The Court went on to explain that it had “not set a standard for assessing when a name would indicate that a third party was involved in collecting a debt — or, put differently, from whose perspective we should assess whether a name would indicate a third party’s involvement. We now join the Second and Seventh Circuits and hold that the false-name exception applies when the ‘least sophisticated consumer’ would believe a third party was involved in collecting a debt.”
“Whether the least sophisticated consumer would think a name indicates a third party’s involvement in collecting a debt will ordinarily present a jury question, though of course whether a plaintiff pleads enough facts to state a claim is a question of law for the court.”
The Eleventh Circuit then reasoned that even though “the least sophisticated consumer standard is a low bar, [plaintiff] cannot meet it.” This is because even the most unsophisticated consumer “would understand that [the bank] and [the finance company] were related entities collecting his mortgage with [the bank]” given that they shared a word in common, one was the bank and the other an apparent subsidiary or affiliate.
Because the least sophisticated consumer would not be fooled by the use of the word “finance” or by one entity using “N.A.” and one “LLC” into believing a third party was collecting the subject mortgage debt, the Court concluded that the plaintiff failed to state a claim under the FDCPA and affirmed the trial court’s ruling on this basis.
Turning to the FCRA claims, the Eleventh Circuit first addressed whether the bank “failed to investigate the accuracy of the information it provided to [the credit reporting agency][,]” finding that the plaintiff plausibly alleged that the bank “willfully failed to comply with the FCRA’s investigation requirement.”
This is because the plaintiff alleged he had disputed the “allegedly false entry on his credit report with [the credit reporting agency] at least three times … [and] [e]ach time, [the credit reporting agency] had a statutory duty to notify [the bank] of the dispute.” The bank’s “failure to investigate not once but three times plausibly indicates reckless disregard of the investigation requirement.”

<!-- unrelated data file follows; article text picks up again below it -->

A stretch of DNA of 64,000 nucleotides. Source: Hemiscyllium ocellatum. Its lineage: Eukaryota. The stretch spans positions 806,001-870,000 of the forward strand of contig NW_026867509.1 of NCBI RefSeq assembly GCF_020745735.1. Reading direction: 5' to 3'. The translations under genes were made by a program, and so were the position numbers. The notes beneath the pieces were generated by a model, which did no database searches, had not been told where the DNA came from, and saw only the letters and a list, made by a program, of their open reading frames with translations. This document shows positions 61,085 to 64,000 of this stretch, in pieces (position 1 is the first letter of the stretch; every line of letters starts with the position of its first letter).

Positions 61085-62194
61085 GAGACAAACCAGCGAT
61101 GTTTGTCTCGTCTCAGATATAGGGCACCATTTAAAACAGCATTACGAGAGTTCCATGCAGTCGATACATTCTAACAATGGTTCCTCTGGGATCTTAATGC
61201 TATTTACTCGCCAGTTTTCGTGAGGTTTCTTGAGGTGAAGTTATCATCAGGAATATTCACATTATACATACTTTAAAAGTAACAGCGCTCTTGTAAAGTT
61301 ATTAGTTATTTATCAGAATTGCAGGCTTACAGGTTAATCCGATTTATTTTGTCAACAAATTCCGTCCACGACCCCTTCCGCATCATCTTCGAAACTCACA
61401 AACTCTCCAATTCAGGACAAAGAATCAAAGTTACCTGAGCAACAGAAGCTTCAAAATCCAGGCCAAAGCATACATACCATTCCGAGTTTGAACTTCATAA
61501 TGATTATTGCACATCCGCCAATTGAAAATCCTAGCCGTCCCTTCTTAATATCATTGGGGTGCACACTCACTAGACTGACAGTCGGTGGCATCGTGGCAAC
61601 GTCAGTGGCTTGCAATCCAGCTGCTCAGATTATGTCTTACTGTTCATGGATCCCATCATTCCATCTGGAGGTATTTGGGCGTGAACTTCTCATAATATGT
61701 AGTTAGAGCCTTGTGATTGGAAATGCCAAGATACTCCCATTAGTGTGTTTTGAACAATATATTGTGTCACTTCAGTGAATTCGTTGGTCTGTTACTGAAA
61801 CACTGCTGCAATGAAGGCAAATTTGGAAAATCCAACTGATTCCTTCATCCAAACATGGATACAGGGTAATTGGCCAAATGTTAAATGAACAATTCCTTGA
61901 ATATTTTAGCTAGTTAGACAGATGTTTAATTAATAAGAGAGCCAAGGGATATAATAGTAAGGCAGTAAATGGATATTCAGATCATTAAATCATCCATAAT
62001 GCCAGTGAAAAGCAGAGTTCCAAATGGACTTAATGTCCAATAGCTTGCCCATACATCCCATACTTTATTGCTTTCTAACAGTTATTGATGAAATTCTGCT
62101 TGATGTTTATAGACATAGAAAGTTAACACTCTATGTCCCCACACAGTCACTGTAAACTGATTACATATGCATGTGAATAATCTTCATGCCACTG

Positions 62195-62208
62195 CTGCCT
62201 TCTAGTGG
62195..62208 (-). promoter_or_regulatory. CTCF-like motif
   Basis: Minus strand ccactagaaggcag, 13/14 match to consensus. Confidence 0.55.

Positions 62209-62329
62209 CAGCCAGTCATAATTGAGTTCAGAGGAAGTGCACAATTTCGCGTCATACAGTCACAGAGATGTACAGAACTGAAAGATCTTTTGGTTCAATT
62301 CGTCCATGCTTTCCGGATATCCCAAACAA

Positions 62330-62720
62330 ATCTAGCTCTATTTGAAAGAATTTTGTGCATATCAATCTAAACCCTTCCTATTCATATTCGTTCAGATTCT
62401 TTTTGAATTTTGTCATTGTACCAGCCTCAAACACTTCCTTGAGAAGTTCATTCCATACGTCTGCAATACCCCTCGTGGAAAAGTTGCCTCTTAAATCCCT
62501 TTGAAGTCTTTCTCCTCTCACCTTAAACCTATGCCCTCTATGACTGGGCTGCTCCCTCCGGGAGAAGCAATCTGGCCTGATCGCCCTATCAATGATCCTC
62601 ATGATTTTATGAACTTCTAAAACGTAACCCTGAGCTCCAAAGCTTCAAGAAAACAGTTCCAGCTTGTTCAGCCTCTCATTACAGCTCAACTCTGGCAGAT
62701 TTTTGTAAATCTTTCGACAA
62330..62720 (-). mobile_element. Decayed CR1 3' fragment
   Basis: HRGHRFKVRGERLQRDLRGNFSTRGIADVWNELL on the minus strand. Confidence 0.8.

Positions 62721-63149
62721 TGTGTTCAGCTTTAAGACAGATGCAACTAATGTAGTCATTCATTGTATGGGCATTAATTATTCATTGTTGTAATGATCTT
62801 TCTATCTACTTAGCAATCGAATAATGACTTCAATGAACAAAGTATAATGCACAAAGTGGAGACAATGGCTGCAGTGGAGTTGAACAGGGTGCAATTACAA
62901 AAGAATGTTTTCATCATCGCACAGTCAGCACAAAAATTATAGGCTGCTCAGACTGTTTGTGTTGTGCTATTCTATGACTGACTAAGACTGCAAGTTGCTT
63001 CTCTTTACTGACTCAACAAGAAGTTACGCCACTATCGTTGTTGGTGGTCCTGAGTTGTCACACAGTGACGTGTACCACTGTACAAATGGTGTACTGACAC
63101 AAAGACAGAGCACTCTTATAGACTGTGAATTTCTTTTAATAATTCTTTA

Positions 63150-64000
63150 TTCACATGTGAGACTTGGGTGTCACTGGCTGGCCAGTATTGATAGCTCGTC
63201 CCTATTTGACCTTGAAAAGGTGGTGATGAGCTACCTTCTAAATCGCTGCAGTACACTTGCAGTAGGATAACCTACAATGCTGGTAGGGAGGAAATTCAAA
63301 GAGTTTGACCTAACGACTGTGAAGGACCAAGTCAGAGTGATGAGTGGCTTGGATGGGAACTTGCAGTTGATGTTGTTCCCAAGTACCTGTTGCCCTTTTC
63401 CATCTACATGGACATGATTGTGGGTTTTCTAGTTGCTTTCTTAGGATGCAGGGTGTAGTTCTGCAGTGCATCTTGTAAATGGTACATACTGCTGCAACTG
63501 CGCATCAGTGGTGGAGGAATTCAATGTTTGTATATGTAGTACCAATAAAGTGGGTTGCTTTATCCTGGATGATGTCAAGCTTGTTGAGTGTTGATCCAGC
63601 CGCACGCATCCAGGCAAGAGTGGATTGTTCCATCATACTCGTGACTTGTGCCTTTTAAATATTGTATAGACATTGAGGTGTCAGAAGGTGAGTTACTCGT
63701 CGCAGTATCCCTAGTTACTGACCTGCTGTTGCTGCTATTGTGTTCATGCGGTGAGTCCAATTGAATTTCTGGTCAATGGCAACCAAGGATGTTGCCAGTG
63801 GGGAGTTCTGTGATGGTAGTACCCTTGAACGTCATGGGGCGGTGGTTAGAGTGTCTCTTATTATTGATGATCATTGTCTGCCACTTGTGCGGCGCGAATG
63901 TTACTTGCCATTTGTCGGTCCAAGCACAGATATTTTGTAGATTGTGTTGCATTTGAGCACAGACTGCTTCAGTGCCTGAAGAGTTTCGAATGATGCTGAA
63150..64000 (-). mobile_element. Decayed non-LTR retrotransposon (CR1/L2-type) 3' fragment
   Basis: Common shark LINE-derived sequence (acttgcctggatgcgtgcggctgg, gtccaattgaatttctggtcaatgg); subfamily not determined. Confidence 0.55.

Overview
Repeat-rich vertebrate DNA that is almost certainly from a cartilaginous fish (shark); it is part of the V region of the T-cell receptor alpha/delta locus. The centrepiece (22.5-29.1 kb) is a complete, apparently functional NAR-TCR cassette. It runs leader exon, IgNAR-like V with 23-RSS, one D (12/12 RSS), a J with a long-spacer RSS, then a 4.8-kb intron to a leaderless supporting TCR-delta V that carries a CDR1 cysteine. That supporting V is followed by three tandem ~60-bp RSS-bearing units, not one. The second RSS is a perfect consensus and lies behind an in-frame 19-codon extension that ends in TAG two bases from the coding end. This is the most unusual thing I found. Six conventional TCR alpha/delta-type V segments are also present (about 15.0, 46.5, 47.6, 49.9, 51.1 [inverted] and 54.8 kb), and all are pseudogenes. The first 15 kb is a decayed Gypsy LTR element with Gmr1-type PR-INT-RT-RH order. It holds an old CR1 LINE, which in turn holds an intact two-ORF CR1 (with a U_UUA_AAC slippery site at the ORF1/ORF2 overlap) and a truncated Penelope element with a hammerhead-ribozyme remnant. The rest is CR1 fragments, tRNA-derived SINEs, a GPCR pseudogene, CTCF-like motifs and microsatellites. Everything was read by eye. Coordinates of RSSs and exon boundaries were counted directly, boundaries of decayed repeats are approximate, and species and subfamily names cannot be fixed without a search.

Finally, the Court concluded that the plaintiff stated a viable claim that the bank unlawfully obtained his credit report for an improper purpose and also obtained it under false pretenses.
The bank may have obtained the plaintiff’s credit report improperly because the complaint alleged the bank “obtained his credit report for use in litigation twenty times between May 10, 2013 and October 13, 2014[,]” during which time the bank had litigation pending with the bank. “It may violate the FCRA to obtain a consumer report for use in litigation [because] [l]itigation does not appear in the exhaustive list of purposes for which the FCRA authorizes a person to obtain a credit report.” The fact that this was done many times meant that the plaintiff “also adequately alleged a willful violation of the statute.”
The Court agreed with the bank that if it obtained the plaintiff’s credit report “to review or collect a consumer’s account” it would not face liability because that is a permissible purpose under FCRA, but noted that “all we have at this stage in the litigation are the allegations of [the] complaint, which we must credit.”
The Eleventh Circuit then addressed FCRA section 1681q, which “makes it a crime to ‘knowingly and willfully obtain information on a consumer from a consumer reporting agency under false pretenses[,]’” explaining that while “[t]his circuit has never addressed the meaning of ‘false pretenses’ in § 1681q of the FCRA[,] [c]onsistent with every other court to address this issue, we now hold that intentionally obtaining a credit report under the guise of a permissible purpose while intending to use the report for an impermissible purpose can constitute false pretenses under § 1681q. … Negligent misrepresentation of the purpose will not suffice for liability under § 1681q; the offending party must intentionally misrepresent his purpose for obtaining the credit report.”
The Court concluded that the plaintiff “has alleged enough to state a violation of § 1681q” because he alleged that the bank knowingly misrepresented the purpose for obtaining his credit information for use in litigation. Although the bank “may have obtained [plaintiff’s] credit reports for a perfectly proper purpose … [o]r it may have disclosed its true purpose to [the credit reporting agency], in which case it did not obtain the report under false pretenses[,] … this fact question cannot be resolved on a motion to dismiss.”
Accordingly, the Eleventh Circuit reversed the trial court’s dismissal of the plaintiff’s FCRA claims, affirmed the dismissal of his FDCPA claim and remanded the case for further proceedings.